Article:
Images of this Property
7 images: Press to view larger or scroll sideways to see more. Contribution from a Rhode Island Historical Preservation Commission report
About this Property
According to the anecdotes, there have been more than a few owners over the past 30 years or so, and some tragedy as well. The building remains occupied and is one of many jewels on the West Side. It sounds like the interior spaces are amazing. It was most recently purchased in 2015 for $499,000.
159 Sutton Street is an art gallery for local RI talent, a sister project to the now closed 186 Carpenter Street. We are not sure what COVID in 2020 meant for the gallery space, as their website has not been updated with anything new since then.
A 1937 G.M. Hopkins cadastral map shows “Providence Ice Cream Co.” at this location.
From an anecdote supplied by a former resident (owner?)
The J.B. Barnaby’s Castle’s carriage house was completed in 1875, designed by Stone, Carpenter and Wilson (A.I.R.” The firm actually would not be Stone, Carpenter, and Willson until 1885), a prominent and prestigious architectural firm in Providence. In the same theme of elaborate and exuberant design as the main mansion it belonged to, the Carriage house had many exceptional details added to its functional purpose as the stable for J.B. Barnaby’s horses and carriages. Some of the details include the 10 foot rosette window in the center location of the second floor. This is surrounded by colorful Italian tiles that give it a Moorish look to the building. The building is made of brick and granite. The tack room, originally simply the area that the tack for the horses and carriages were kept, has floor to ceiling mahogany walls with alternating shades of light and dark mahogany. There is a high shelf below the ceiling to this room which is also made of mahogany with intricate carvings and the initials of JB Barnaby over the entrance door carved in large “old English” lettering. The floor of the tack room is made of porcelain tiles in an intricate, colorful, and fanciful mosaic pattern. Each floor of the carriage house is 4000 sf and all the wood of the walls are mahogany. The floor on the second floor is original yellow pine.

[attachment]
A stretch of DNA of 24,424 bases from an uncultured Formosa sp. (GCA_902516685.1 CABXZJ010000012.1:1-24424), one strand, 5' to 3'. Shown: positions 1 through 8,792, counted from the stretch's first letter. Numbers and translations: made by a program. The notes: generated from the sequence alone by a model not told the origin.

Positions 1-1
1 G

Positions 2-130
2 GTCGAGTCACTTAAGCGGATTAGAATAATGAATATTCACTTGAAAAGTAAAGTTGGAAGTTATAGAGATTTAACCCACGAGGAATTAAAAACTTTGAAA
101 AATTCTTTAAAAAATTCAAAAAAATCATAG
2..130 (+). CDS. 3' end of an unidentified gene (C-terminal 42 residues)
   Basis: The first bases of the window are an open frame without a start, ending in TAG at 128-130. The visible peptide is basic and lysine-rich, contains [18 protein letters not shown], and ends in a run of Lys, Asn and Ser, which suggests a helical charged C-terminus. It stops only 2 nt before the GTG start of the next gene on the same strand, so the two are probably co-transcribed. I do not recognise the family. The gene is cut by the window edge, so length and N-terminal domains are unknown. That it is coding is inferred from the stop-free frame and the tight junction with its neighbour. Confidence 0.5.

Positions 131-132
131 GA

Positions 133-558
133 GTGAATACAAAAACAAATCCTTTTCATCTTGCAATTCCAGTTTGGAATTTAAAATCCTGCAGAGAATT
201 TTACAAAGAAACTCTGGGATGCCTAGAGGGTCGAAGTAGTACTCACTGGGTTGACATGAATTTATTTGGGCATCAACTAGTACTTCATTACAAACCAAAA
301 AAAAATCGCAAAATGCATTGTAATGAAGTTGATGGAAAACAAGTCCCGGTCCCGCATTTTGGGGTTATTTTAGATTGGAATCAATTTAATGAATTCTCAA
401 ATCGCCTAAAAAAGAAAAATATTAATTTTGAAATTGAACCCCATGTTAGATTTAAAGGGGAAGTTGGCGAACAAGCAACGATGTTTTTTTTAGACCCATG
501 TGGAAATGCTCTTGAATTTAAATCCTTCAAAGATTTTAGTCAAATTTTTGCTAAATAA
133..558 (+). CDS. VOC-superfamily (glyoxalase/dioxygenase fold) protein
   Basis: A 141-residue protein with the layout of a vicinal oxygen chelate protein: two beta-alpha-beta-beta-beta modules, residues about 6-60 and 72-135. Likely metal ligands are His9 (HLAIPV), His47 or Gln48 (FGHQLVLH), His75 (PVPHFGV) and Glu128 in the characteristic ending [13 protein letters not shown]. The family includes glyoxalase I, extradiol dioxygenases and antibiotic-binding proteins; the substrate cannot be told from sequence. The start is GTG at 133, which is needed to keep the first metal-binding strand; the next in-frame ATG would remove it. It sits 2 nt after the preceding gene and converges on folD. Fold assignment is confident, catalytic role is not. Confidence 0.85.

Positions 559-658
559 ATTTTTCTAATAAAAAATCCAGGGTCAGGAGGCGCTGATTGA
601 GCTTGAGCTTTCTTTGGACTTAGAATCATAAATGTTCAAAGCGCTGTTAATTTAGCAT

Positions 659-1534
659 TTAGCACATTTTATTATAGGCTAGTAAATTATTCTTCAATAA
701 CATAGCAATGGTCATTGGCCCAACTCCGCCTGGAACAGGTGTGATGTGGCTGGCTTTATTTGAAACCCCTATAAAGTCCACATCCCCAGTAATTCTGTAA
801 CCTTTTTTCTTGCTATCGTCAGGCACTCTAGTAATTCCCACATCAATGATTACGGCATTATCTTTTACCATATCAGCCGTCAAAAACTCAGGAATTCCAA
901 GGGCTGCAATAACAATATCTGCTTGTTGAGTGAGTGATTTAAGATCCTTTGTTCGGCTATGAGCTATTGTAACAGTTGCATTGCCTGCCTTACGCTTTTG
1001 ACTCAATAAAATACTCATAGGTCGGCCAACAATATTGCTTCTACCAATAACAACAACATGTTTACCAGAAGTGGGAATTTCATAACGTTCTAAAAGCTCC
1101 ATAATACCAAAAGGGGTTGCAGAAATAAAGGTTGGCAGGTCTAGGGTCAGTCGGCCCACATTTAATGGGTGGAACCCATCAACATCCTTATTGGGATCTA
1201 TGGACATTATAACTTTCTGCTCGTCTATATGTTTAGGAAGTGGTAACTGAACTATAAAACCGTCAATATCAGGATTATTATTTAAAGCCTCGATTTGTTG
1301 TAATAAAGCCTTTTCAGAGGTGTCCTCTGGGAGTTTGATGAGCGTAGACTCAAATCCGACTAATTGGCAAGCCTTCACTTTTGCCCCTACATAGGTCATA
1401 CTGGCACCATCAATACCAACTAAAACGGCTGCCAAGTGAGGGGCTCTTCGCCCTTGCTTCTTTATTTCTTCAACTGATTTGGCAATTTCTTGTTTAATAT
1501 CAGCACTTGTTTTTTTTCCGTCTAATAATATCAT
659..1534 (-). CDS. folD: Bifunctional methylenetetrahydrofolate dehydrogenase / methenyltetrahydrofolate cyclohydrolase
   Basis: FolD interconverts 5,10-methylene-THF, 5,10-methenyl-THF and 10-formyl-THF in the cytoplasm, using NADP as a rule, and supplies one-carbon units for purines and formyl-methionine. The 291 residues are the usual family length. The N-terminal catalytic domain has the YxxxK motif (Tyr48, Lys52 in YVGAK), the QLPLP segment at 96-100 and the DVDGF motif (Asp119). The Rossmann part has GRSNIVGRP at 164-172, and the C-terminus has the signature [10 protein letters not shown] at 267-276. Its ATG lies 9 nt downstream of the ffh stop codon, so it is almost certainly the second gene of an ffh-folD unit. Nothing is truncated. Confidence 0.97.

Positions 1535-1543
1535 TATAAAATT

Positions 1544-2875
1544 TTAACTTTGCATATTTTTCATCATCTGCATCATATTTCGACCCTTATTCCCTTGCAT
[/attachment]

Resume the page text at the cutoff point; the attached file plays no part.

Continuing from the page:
The building was used over the years for many commercial purposes and in 1997 the building was bought and renovated for residential. The top floor kept the openness and spirit of the carriage house intact. Many original details were left wherever possible. On Dec 23rd, 1997 the first Christmas tree was lit in the large rosette window. In Feb 1998, a wedding was held inside. (It was the second wedding, the first being held for one of J.B. Barnaby’s daughters.)
The owners of the carriage house continued the renovations, calling the building their “mini mansion”. With great care and love for this masterpiece of a building, 100s of hours went into creating a space worthy of the original design. On May 12, 2002 the owner was tragically killed by a drunk driver and his wife was forced to sell the building.
From “The West Side, Providence,” Statewide Preservation Report P-P-1, Rhode Island Historical Preservation Commission, 1976, page 24
Another highly original example [of Victorian West Side Architecture] is the Eddy Estate brick carriage house of 1875, at 159 Sutton Street, displaying a robust monumentality through oversized eclectic architectural detail while retaining the formal symmetry of a mansard roof with a central pavilion and spire. Distinctly Moorish in flavor, the surface is replete with carved granite, polychromed tiles, and a rose window. The central pavilion formerly contained a clock and was topped by a tall spire, stressing its verticality. The Eddy mansion at 299 Broadway, begun in the 1870’s was extensively remodeled in the following decade.
From the “Broadway-Armory Historic District” National Register nomination form, 1974
Barnaby Carriage House (1875): Stone and Carpenter, architects; 1-story; mansard; brick-and-stone, large and elaborate, Moorish inspired carriage house; with horseshoe-arch fenestration flanking the central carriage entrance surmounted by a projecting clock tower with a large, tile-enframed round window with circle-motif tracery. Upper part of the spire and the clock have been removed. Originally part of the adjacent Barnaby Estate at 299 Broadway, it is now divided into flats. […]
[From the description for the J.B. Baranby Castle at 299 Broadway] Jerothmul Barnaby (1830-89) was a self-made magnate in ready-to-wear clothing and had a large store at 180-204 Westminster Street. He left an estate of almost $2 million.